Distance: 11.4 miles out and back
Elevation Gain: 600 feet
Trailhead Elevation: 1,247 feet
Trail High Point: 1,312 feet
Season: March - November
Best: April - June, October
Map: Lone Butte (Green Trails #365)
Pass: NW Forest Pass
Drivetime from PDX: 110 minutes
• From Portland, drive east on Interstate 84 to Cascade Locks.
• Leave the freeway at exit 44 and follow the off-ramp to the Bridge of the Gods.
• Pay the $2 toll and cross the river.
• On the far side, turn right at a junction with WA 14.
• Drive 5.9 miles, passing through Stevenson along the way, to a junction signed for Carson and the Wind River Road. Turn left here.
• Drive the Wind River Road north for 14.2 miles to a T-Junction. Turn right here to stay on the Wind River Road.
• Continue 12.9 miles of winding road to a junction with the Curly Creek Road on your left, just after the Wind River Road crosses over Old Man Pass.
• Turn left and drive the Curly Creek Road downhill for 5.1 miles to its end at a junction with FR 90, the Lewis River Road. Turn right.
• Drive FR 90 for just 0.9 miles to a junction with FR 9039 on the left. As the road leaves at a very sharp angle, this junction may be difficult to see, so watch your mileage closely.
• Turn sharply to the left here and drive downhill to a bridge over the Lewis River. Cross the river and continue uphill. At 0.9 mile from FR 90, turn left into the Curly Creek Falls Trailhead. The Lewis River Trail begins here.
• Note: You can also drive here via Cougar and around Swift Lake. This approach will take you at least 20 minutes longer, and is much more winding and curvy than the approach described above. Nevertheless, if you’re visiting this area in the winter, this is a safer approach as it stays at a much lower elevation.
Hike: After the Eagle Creek Fire in September 2017, the waterfalls on the Lewis River became the place to be. People flocked to Lower Lewis River Falls the most, bringing their campers, coolers and everything else you would associate more with a day at the beach. Amazingly, the crowds never discovered that the Lewis River Trail downstream of the falls passes through one of the finest groves of ancient forest in the Pacific Northwest. Because there are no waterfalls to be found, this portion of the Lewis River Trail has
remained relatively quiet. Hikers can follow the river upstream to a restored shelter in a riverside flat ideal for camping. Energetic hikers can continue upstream past some of the largest cedar trees you’ll ever see until you reach a campsite at a trail junction. And if you really want to see waterfalls, there are two within a short walk of the trailhead.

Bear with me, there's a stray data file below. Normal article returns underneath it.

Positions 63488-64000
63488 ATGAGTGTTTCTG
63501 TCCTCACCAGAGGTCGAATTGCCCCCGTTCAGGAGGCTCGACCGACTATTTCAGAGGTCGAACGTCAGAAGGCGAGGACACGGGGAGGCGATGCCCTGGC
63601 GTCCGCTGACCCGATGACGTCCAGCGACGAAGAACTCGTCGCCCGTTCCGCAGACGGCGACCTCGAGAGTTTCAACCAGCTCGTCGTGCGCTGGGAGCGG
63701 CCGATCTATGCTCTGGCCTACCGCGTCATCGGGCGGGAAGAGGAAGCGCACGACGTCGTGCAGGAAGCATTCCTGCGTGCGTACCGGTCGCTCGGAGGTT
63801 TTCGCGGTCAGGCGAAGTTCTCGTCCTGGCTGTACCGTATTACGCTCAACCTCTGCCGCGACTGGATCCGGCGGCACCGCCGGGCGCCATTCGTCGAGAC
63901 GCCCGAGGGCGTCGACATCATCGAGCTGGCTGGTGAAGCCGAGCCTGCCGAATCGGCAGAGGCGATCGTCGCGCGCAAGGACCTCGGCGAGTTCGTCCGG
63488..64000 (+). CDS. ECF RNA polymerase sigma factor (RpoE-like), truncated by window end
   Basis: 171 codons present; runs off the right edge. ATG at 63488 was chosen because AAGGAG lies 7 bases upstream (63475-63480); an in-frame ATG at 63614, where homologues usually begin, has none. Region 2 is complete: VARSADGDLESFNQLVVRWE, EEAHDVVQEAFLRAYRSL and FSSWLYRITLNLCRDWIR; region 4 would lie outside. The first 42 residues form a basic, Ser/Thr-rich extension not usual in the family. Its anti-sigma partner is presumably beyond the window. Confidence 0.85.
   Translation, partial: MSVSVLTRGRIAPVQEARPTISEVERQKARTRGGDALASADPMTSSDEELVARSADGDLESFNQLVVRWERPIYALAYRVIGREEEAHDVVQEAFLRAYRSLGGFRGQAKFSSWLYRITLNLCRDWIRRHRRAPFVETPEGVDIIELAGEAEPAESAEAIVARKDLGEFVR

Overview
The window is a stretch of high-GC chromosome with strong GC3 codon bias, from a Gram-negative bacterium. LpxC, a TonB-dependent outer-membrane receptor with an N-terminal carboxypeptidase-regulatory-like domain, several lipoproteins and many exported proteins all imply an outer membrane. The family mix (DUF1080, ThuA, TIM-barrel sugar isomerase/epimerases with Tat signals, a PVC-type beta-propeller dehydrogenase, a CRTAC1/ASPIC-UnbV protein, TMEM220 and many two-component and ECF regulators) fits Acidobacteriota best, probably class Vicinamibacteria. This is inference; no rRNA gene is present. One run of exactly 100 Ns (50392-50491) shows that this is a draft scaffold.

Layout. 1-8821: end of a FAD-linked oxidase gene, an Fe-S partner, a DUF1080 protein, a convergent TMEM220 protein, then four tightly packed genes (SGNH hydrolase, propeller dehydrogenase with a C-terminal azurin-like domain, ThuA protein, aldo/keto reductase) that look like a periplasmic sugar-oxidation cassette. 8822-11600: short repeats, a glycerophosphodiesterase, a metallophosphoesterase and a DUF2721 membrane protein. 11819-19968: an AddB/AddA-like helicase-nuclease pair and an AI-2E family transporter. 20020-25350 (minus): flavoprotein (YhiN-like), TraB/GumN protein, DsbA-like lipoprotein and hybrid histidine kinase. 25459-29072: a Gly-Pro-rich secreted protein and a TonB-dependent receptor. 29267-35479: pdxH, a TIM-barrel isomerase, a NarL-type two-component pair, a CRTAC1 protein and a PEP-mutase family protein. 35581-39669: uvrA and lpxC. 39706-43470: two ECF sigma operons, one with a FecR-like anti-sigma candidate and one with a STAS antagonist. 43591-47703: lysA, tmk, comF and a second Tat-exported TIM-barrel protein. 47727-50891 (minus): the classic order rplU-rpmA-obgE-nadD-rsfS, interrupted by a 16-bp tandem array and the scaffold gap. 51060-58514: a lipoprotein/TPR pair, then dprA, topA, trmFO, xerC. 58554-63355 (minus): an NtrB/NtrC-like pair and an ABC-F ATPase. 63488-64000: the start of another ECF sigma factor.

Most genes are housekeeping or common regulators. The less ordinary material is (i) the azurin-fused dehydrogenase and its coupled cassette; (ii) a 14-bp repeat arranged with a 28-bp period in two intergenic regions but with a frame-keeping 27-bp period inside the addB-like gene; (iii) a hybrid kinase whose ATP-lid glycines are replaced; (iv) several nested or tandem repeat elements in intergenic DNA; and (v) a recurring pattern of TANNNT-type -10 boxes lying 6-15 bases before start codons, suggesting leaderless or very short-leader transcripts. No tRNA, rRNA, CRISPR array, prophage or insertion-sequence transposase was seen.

Begin at the Curly Creek Trailhead. Follow a wide trail downhill to a junction with the Lewis River Trail. Right will quickly take you to both Curly Creek Falls and Miller Creek Falls, both of which tumble into the Lewis River. Save this short detour for the end of your hike. So turn left and follow the Lewis River Trail upstream a little less than a half-mile to a crossing of FR 9039 beside the bridge. You could park here instead, saving yourself a little bit of hiking, but there isn’t much parking and you miss Curly Creek Falls. Locate the Lewis
River Trail and follow it through the woods along the river. The trail mostly stays to the slopes above the river, but you will have the occasional chance to ramble down to beaches and viewpoints. Along the way you will pass some truly huge trees, both Douglas fir and Western red cedar. At 3.1 miles from the trailhead, you will reach Bolt Camp Shelter. The shelter was first built in 1931 and was eventually restored in 1991. The shelter that stands here now was restored anew in 2013, and appears to be brand new. Hikers looking
for a easy hike or a quick backpacking trip should turn around here.
Beyond the shelter, the trail passes a huge, park-like flats along the Lewis River. Here the old growth becomes truly stupendous, with eight to ten-foot-thick Douglas firs and Western red cedars reigning supreme over the flats. Your neck may grow sore from looking up. This stretch of trail is even more scenic in the fall, as the undergrowth here is primarily vine maple, which turns many shades of yellow and orange. At 5.6 miles, the Lewis River Trail reaches a junction with the Speed Trail on your right. There is a nice campsite here if you’re backpacking. Ignore the Speed Trail – this path crosses the Lewis River and heads
uphill to FR 90. The crossing is dangerous and not recommended at any point other than late summer. Instead, return the way you came. You can keep going upstream as far as you wish, but unless you’ve arranged a car shuttle, every mile you hike upstream is a mile you have to hike downstream.
If you still have a little energy when you reach the junction near the trailhead, take the time to visit Curly Creek and Miller Creek Falls. Continue past the junction another 100 yards to Curly Creek Falls. The falls is a natural wonder: a 75-foot plunge into the Lewis River through a natural arch. It must be seen to be believed. Continue downstream another 100 yards to Miller Creek Falls, also on a stream emptying into the river; note how the creek divides in two just after the plunge pool. Both streams run extremely low in the summer, but in winter and spring they should be exceptionally scenic. When you’ve finished visiting these falls, return the way you came.